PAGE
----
It's revealed that before he became the Silver Sugar Viscount, before he even became a silver sugar master or even a sugar craftsman, Hugh was an orphan living on the streets and he survived by becoming part of a pickpocket gang. He was lucky that one day he picked the pocket of the wrong person, who turned out to be the leader of the Mercury guild. He was caught and, instead of being punished, the man recognized his intelligence and dexterity and offered him a new life as an apprentice sugar craftsman.

Hugh tells Shall that although he may not feel like facing Ann right now, he's going to have to accompany him back to Felix castle, because that's where Hugh is headed. It turns out that besides imprisoning sugar craftsmen and women, the Duke has done something even more dangerous: he hasn't made his obligatory pilgrimages to the capital to vow loyalty to the king in over a year! In the past, before he became the silver sugar viscount, Hugh used to make sugar sculptures for Duke Felix from time to time. Back then, the Duke was a different man, a happy one. He lived in the castle together with a beautiful fairy woman with light blue hair and grey eyes whose name was Christina. The two were deeply in love, and the Duke often commissioned silver sculptures to be made for her. Unfortunately, she died a year ago, around the time the Duke stopped making his visits to the king.

Because of this, Hugh has some fondness and loyalty to the Duke, and has come to warn him: Earl Downing, who is impressively ruthless when it concerns protecting the royal family, is calling for Duke Felix's execution because of his refusal to obey the king's command that he visit the capital every month. Earl Downing has, for a long time, wanted to find an excuse to eradicate the Alban family line completely so that the Milsland family will be the only family with a legitimate claim to the throne and their reign will be reassured. Hugh hopes that he can convince the Duke to make the pilgrimage to the capital. Hugh believes that even though the Duke has neglected this duty for an entire year, the King really doesn't want to kill Alban and eradicate his family, but as king he also can't ignore that Alban hasn't been following his orders, which sends a message to everyone in the kingdom that he is a weak king. Therefore, Hugh believes that if Alban goes to the capital now, before Earl Downing arrives with the King's army, it will be just the gesture of subjugation that the king needs as an excuse: the king will save face and look merciful, rather than weak, for forgiving the Duke.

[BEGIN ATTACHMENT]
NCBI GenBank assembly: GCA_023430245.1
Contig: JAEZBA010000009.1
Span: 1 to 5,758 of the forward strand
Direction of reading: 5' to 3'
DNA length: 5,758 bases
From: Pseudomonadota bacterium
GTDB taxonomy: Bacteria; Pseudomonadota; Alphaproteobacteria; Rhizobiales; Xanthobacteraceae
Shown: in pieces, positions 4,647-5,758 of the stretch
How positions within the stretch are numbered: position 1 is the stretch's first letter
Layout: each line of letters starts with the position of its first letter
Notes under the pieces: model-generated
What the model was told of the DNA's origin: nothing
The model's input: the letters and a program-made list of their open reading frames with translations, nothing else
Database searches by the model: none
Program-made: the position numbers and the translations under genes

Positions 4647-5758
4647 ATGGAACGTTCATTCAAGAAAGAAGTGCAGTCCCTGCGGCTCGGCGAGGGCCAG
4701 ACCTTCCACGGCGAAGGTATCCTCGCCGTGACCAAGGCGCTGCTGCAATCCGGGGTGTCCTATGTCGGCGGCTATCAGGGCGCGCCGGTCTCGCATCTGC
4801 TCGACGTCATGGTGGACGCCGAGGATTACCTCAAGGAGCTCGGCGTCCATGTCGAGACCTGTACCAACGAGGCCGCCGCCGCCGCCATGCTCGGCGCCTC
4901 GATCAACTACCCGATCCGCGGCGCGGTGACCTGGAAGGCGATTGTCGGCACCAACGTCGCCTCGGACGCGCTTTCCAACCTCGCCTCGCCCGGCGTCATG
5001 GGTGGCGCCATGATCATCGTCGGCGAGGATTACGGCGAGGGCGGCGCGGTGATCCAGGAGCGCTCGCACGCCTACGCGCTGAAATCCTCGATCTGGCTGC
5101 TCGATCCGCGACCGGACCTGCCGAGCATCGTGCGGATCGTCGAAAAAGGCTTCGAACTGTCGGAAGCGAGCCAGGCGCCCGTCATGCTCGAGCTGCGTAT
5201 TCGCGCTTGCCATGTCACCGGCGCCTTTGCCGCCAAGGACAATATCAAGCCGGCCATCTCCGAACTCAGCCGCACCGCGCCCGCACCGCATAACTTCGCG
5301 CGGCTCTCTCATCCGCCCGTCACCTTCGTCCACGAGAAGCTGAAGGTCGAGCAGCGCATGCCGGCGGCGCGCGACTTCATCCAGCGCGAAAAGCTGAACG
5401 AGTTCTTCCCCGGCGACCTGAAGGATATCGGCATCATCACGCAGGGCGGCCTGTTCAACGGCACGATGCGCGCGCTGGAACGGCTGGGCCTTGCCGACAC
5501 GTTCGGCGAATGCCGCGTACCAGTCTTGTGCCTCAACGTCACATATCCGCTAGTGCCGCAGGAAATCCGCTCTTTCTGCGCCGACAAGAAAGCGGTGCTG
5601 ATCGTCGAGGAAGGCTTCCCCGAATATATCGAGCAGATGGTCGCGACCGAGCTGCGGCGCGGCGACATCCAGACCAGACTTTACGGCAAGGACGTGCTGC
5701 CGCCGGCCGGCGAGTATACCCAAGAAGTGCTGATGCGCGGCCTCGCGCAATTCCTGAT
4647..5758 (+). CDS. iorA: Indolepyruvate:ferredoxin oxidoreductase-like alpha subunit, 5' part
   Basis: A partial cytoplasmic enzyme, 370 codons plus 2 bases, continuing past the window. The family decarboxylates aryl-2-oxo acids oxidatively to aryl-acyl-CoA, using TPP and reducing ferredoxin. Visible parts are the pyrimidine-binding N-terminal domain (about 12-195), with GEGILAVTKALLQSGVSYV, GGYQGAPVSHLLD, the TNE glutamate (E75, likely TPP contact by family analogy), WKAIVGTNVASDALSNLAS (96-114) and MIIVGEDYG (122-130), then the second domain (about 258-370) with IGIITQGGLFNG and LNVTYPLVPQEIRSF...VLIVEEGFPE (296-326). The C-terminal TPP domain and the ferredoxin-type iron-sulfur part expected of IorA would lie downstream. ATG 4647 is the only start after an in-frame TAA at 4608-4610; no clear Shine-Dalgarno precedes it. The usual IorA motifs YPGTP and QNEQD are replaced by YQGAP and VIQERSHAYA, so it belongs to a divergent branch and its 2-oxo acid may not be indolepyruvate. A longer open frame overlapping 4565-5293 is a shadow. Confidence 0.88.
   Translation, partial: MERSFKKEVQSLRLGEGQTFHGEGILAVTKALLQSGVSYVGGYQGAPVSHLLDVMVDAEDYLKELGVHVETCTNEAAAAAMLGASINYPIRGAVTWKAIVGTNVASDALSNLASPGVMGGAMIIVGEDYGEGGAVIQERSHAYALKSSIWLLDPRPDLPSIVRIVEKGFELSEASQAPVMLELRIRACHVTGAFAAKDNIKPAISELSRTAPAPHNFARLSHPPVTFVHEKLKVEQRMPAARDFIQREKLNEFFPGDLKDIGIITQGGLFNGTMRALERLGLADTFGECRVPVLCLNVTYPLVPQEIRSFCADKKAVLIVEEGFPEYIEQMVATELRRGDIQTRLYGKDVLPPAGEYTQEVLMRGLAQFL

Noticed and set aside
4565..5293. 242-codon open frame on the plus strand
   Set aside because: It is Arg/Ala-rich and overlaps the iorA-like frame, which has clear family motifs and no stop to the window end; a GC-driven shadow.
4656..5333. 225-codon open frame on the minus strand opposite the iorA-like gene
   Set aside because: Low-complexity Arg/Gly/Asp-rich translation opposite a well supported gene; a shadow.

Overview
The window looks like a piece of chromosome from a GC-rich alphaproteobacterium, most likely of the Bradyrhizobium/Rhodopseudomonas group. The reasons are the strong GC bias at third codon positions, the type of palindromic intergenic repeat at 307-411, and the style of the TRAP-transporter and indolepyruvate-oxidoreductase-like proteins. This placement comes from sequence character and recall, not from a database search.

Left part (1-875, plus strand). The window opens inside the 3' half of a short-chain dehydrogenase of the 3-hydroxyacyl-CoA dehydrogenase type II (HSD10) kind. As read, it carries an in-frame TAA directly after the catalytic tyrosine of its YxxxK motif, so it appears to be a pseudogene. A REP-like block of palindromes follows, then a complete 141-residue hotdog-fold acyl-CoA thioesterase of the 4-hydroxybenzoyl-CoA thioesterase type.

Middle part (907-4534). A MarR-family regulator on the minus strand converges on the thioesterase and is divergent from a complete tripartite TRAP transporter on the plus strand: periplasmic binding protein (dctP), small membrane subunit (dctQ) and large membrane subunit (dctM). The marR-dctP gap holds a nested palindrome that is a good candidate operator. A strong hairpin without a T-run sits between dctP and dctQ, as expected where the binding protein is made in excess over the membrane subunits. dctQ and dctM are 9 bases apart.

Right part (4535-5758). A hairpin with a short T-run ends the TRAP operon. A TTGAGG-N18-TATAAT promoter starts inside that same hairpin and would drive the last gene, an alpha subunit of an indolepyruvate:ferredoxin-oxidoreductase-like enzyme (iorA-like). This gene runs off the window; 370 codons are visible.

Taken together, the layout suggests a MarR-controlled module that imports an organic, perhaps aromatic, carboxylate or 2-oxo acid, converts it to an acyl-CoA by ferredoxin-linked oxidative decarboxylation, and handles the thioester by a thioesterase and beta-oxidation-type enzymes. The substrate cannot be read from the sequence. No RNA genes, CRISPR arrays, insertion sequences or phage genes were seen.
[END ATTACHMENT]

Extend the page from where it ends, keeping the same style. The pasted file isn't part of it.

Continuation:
Hugh leaves Shall and the rest of his entourage at an inn in town and goes to the castle. He meets with the Duke and implores him to go to the capital to prove his loyalty to the king. Truthfully, the Duke IS loyal to the king and harbors no treasonous thoughts towards him. However, he's insane and won't pay attention to anything but his obsession with creating a sugar sculpture of Christina. The Duke finally waves his knife at the silver sugar viscount and demands he leave immediately. Hugh agrees sadly, knowing that his old friend is probably going to be killed. However, before he leaves he tells the Duke that Earl Downing is on his way with the king's army and that he wants to take Ann from the castle with him so that she won't be in danger during the inevitable siege. The Duke refuses to let her go, and has his guards escort Hugh and Salim out, so there's no time to try and find and rescue Ann.

Earl Downing and his army arrive soon after and surround the castle. At first they attempt to lay siege to the castle: to force the Duke to surrender by letting him see there's no hope of winning. Inside the castle, Ann knows that they are under siege, but she's determined to work right up until the last minute creating the sugar sculpture the Duke wants. However, she wants Mythrill to be safe so she begs him to escape from the castle and wait for her in town. It's her the Duke wants, so no one will prevent Mythrill from leaving. After a lot of tears and arguing, Mythrill finally agrees, promising that he will do the important job of finding Shall so that Ann can apologize to him once she finishes the sugar sculpture and is released.

Ann has spent most of the past day gazing at the portraits of Christina trying to figure out what she's doing wrong. She has created a stunningly beautiful, lifelike sculpture and still the Duke isn't happy. Finally, Ann realizes what she's been doing wrong all along. What the Duke wants is not to recreate the Christina from the portrait, nor even necessarily to recreate Christina how she really was in real life: he wants to make a physical manifestation of his own impression of her; the Christina who lives inside his memories. No matter how perfectly Ann recreates the portrait, it won't be the same as how he remembers Christina. The only way to create what he wants is to make it exactly according to his memory of her, and the only way to do that is to ask him how he remembers her.